As a Kamilaroi woman who became vision impaired as a child and is now working at the University’s Indigenous Research Hub, Dr Sheelagh Daniels-Mayes reflects on her day-to-day job as an advocate, researcher and academic.
My favourite thing about my role as a First Nations academic and researcher is the incredible diversity of work I get to collaborate in.
My own portfolio research ranges from projects like: How to talk about health in Wiradjuri; working with the NSW Department of Premier and Cabinet and Sydney Policy Lab to develop a National Disability Data Asset; and, collaborating with the Vaartoe - Centre for Sami Research, Umea Universitet, Sweden.
On top of that, I coordinate the Sydney Indigenous Research Network which brings together researchers at all stages of their careers and study who are working in Indigenous spaces locally and globally.
At any time anyone can become a ‘member of the disability club’ either short or long-term and yet, access and inclusion are too frequently an afterthought or put in the ‘too difficult/expensive basket.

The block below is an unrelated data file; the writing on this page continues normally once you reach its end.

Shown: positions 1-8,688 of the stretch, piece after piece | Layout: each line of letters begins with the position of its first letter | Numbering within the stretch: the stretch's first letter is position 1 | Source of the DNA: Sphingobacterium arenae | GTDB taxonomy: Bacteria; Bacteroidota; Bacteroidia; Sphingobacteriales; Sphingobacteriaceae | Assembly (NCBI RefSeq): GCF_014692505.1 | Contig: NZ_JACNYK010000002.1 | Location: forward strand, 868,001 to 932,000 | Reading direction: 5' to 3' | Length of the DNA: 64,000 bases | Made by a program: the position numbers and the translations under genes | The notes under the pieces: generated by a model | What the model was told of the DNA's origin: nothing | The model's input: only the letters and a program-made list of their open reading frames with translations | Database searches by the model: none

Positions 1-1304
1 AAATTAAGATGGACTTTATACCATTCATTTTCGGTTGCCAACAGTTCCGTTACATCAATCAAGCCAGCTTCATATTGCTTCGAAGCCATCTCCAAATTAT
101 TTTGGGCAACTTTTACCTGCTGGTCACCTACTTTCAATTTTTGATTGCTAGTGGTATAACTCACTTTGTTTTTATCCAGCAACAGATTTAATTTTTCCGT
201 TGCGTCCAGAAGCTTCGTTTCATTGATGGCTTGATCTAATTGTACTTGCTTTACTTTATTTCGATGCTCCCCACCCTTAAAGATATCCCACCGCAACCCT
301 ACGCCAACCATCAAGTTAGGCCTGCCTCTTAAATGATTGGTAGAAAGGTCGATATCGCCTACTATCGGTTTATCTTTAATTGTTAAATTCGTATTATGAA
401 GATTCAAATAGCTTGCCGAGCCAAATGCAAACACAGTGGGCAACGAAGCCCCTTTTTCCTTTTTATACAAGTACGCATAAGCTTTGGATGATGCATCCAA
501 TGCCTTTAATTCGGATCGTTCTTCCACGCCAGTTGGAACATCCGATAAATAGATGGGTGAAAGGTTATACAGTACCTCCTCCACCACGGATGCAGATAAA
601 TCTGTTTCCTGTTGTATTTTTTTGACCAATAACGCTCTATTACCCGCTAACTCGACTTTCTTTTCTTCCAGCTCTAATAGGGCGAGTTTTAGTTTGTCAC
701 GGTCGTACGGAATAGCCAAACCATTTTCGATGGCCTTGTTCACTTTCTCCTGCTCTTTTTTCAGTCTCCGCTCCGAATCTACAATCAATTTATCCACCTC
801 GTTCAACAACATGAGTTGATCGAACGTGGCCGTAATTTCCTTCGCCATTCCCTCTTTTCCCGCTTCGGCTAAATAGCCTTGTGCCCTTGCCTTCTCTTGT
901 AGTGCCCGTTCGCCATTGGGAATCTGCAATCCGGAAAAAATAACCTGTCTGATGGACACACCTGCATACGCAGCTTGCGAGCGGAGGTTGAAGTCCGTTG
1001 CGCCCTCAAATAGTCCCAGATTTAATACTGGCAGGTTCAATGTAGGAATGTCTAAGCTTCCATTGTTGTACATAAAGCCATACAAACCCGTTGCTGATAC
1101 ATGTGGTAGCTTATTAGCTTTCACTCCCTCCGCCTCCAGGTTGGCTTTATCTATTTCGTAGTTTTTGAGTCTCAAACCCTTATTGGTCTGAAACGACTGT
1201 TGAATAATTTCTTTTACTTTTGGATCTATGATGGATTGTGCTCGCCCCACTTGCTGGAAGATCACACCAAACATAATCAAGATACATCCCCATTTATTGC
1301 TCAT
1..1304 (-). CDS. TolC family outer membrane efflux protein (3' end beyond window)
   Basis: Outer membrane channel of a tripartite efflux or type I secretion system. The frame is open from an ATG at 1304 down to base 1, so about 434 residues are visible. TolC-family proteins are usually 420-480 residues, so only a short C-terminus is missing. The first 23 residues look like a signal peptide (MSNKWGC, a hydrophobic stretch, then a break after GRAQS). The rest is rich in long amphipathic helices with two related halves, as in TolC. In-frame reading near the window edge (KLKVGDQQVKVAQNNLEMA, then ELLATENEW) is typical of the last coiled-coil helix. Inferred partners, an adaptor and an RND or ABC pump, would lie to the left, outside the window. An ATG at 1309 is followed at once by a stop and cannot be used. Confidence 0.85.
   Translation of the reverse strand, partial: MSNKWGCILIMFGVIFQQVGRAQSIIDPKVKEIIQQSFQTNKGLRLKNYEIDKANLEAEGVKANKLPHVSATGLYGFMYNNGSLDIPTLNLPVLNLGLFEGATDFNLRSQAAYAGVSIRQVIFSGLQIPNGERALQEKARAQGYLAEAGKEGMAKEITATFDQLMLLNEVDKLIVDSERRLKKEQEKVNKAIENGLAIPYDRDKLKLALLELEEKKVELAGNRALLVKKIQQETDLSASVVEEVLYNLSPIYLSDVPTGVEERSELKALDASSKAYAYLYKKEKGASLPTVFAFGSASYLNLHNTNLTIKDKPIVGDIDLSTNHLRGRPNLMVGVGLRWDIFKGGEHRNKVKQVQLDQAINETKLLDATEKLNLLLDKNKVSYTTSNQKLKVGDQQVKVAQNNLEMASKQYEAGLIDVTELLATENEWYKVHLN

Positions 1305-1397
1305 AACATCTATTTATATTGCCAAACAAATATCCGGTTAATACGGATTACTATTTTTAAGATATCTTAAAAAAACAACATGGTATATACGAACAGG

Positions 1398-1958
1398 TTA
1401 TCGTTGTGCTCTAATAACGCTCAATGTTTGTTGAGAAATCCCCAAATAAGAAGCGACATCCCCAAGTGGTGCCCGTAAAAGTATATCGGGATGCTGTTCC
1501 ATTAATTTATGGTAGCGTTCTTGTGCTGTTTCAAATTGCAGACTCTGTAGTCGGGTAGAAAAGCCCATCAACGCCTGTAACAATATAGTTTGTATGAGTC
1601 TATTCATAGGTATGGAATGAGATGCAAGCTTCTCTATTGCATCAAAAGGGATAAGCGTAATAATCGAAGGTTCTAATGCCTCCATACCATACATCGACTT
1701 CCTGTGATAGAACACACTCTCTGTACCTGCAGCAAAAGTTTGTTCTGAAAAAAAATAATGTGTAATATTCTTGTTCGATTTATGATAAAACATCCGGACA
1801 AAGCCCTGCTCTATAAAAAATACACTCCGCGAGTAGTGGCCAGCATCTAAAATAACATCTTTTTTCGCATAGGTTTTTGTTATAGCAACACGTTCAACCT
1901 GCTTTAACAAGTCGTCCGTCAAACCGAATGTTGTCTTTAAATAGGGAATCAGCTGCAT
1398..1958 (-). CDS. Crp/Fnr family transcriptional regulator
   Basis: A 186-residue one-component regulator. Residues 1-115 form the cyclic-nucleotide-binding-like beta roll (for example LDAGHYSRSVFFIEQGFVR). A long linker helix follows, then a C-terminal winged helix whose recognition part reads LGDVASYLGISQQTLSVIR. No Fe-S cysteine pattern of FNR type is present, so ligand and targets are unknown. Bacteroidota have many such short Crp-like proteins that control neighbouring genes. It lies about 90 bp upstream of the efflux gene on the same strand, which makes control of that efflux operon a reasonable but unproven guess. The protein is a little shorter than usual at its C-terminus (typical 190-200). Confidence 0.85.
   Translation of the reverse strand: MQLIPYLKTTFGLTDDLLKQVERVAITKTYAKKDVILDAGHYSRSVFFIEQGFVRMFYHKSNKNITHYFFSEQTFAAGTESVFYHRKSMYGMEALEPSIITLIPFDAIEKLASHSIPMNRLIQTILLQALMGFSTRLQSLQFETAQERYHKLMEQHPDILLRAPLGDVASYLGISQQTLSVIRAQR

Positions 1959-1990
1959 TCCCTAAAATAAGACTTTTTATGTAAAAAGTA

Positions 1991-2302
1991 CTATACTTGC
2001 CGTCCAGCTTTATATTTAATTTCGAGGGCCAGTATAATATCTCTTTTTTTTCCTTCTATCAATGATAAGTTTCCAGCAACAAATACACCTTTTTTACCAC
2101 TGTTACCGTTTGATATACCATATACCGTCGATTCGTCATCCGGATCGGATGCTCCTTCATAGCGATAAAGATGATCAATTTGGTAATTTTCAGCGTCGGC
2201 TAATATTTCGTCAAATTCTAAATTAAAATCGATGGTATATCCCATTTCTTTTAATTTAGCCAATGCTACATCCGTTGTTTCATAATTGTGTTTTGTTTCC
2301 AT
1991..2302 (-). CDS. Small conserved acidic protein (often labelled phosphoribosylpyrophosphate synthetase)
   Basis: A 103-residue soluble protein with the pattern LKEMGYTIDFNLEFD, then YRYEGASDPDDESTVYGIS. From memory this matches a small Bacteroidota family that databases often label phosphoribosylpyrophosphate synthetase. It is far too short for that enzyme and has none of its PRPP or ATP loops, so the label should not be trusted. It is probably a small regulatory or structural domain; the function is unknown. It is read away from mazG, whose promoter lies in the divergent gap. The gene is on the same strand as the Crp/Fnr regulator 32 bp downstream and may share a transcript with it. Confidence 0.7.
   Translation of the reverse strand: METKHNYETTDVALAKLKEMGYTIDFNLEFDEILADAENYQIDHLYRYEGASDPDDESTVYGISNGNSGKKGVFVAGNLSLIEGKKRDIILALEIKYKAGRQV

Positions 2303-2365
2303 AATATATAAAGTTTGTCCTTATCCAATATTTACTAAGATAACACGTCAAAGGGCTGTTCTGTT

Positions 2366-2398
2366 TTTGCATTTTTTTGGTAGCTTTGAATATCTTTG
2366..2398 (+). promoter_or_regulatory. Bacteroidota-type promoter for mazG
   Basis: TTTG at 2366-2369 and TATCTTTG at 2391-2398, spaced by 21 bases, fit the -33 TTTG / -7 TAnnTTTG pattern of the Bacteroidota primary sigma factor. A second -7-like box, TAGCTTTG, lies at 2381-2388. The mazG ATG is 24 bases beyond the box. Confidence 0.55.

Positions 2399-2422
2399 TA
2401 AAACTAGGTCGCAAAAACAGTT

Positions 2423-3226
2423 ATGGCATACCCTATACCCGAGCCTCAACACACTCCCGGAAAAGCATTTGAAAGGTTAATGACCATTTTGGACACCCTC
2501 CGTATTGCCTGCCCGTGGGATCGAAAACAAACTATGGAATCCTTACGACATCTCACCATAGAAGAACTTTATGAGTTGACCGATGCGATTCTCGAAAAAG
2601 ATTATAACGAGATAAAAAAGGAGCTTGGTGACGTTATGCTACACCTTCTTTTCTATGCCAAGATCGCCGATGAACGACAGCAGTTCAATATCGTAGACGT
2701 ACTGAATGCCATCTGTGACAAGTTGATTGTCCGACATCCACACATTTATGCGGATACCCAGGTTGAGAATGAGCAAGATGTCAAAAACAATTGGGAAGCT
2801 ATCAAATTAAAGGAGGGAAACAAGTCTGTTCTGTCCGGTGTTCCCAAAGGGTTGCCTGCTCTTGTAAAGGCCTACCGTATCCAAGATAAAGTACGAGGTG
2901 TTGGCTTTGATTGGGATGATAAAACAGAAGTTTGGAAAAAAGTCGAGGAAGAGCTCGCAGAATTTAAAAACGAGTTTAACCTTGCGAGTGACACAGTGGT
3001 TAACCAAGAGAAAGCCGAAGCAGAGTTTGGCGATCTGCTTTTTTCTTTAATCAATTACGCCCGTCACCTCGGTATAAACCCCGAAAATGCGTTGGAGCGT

The DIAP Implementation Group is a team of knowledgeable and experienced disability advocates who are passionate about removing barriers that inhibit people with a disability living a successful and joyful life. Enacting the DIAP objectives means that Sydney becomes a university of choice where students, staff and visitors with disability are not excluded, frustrated or just feel like they don’t belong.
I am never bored, I learn so much, and get to work with and mentor people who are working in often contentious spaces, giving voice to stories often silenced.
Working collaboratively across a diversity of issues that matter to Indigenous people locally and globally. The IRH mentors and supports Indigenous and non-Indigenous researchers working in Indigenous spaces at all stages of their career path. We are fantastic at bringing people together. Significantly, it is a culturally safe and ability inclusive team.
I have a love of coffee and indulge in a croissant. So I enjoy visiting our many cafes on campus. My guide dog Topaz however, enjoys visiting grassed areas and sometimes we can be found on the oval throwing her frisbee. There’s also a beautiful courtyard hidden in the Quadrangle Building where we sometimes chill.
Learn more about Dr Sheelagh Daniels-Mayes’s research in her academic profile.